The Battle for the Palace
Reading time: 4 minutes. Word count: 500 words.
Here's a great battle indeed, as if the rest of the war were
as if others were not dying throughout the whole city,
so we see wild War and the Greeks rushing to the palace,
and the entrance filled with a press of shields.
Ladders cling to the walls: men climb the stairs under the very doorposts,
with their left hands holding defensive shields
against the spears, grasping the sloping stone with their right.
In turn, the Trojans pull down the turrets and roof-tiles
of the halls, prepared to defend themselves even in death,
seeing the end near them, with these as weapons:
and send the gilded roof-beams down, the glory
of their ancient fathers. Others with naked swords block
the inner doors: these they defend in massed ranks.
Our spirits were reinspired, to bring help to the king's palace,
to relieve our warriors with our aid, and add power to the beaten.
There was an entrance with hidden doors, and a passage in
between Priam's halls, and a secluded gateway beyond,
which the unfortunate Andromache, while the kingdom stood,
often used to traverse, going, unattended, to her husband's parents,
taking the little Astyanax to his grandfather.
I reached the topmost heights of the pediment from which
the wretched Trojans were hurling their missiles in vain.
A turret standing on the sloping edge, and rising from the roof
to the sky, was one from which all Troy could be seen,
the Danaan ships, and the Greek camp: and attacking its edges
with our swords, where the upper levels offered weaker mortar,
we wrenched it from its high place, and sent it flying:
falling suddenly it dragged all to ruin with a roar,
and shattered far and wide over the Greek ranks.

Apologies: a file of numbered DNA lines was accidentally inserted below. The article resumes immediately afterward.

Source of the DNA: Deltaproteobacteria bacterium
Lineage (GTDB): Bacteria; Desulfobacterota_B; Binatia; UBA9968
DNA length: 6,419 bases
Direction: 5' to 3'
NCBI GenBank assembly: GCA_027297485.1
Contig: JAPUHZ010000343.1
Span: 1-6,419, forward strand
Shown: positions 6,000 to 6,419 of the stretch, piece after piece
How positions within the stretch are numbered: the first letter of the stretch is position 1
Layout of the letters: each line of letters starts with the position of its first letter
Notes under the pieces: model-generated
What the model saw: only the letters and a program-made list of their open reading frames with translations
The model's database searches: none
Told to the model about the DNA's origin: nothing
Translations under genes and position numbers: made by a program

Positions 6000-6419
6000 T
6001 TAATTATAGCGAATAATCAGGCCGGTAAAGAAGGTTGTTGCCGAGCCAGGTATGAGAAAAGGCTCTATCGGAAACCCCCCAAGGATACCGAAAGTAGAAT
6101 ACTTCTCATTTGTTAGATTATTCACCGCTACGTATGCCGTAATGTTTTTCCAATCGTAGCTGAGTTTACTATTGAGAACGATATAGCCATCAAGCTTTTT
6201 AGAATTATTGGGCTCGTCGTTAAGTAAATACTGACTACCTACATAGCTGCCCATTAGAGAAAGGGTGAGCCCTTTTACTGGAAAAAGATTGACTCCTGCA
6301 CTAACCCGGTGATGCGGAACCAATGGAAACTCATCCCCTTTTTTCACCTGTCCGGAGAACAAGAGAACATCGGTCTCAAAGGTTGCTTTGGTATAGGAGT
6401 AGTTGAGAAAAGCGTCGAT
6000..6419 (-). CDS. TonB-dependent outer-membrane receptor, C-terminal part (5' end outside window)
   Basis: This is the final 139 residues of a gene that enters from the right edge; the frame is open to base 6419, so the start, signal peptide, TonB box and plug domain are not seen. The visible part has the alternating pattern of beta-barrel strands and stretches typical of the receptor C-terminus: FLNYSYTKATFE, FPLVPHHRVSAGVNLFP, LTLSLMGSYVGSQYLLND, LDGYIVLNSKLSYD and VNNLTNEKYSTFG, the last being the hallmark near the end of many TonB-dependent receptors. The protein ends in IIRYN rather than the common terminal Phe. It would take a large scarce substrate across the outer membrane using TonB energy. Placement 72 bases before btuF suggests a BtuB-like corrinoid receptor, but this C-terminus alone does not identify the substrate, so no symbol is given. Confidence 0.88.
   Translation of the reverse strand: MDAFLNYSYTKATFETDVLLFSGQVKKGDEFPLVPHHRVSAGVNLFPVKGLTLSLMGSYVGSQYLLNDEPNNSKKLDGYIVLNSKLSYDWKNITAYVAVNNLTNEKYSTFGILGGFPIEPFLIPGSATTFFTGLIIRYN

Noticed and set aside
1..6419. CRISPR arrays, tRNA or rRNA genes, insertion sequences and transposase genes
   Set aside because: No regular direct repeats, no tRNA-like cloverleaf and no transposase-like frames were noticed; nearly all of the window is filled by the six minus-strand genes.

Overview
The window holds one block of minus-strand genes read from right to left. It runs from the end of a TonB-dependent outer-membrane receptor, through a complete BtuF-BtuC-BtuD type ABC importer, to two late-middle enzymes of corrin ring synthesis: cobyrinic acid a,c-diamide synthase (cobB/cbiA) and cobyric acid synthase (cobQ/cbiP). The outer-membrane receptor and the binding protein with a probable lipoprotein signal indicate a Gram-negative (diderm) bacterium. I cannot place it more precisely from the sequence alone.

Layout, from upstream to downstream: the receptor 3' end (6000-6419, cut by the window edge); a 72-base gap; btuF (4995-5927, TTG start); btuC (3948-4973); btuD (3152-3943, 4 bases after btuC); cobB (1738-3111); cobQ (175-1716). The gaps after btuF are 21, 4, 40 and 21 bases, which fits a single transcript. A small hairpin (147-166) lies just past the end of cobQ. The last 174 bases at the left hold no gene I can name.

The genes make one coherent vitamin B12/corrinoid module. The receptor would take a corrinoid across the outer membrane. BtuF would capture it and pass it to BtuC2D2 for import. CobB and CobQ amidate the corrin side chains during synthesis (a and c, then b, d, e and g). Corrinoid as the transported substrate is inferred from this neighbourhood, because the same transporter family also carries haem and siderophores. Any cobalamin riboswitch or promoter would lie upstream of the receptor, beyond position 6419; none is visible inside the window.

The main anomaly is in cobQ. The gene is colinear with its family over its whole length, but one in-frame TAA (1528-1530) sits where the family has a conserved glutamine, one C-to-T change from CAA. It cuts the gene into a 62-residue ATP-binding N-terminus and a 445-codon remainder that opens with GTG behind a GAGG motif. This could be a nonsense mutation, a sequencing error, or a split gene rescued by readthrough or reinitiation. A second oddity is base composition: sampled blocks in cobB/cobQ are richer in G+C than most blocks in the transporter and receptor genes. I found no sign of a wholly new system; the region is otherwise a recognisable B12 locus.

But more arrived, and meanwhile neither the stones
nor any of the various missiles ceased to fly.
In front of the courtyard itself, in the very doorway of
Pyrrhus exults, glittering with the sheen of bronze:
like a snake, fed on poisonous herbs, in the light,
that cold winter has held, swollen, under the ground,
and now, gleaming with youth, its skin sloughed,
ripples its slimy back, lifts its front high towards the sun,
and darts its triple-forked tongue from its jaws.
Huge Periphas, and Automedon the armour-bearer,
driver of Achilles's team, and all the Scyrian youths,
advance on the palace together and hurl firebrands onto the roof.
Pyrrhus himself among the front ranks, clutching a double-axe,
breaks through the stubborn gate, and pulls the bronze doors
from their hinges: and now, hewing out the timber, he breaches
the solid oak and opens a huge window with a gaping mouth.
The palace within appears, and the long halls are revealed:
the inner sanctums of Priam, and the ancient kings, appear,
and armed men are seen standing on the very threshold.
Questions. Make sure you can answer these questions about what you just read:
Source: A.S.Kline, translator. Vergil's Aeneid (2002). Weblink. Kline has made his English translation of Vergil's Aeneid freely available over the Internet.
Languages / Anthropology 3043: Folklore & Mythology.
Laura Gibbs, Ph.D.
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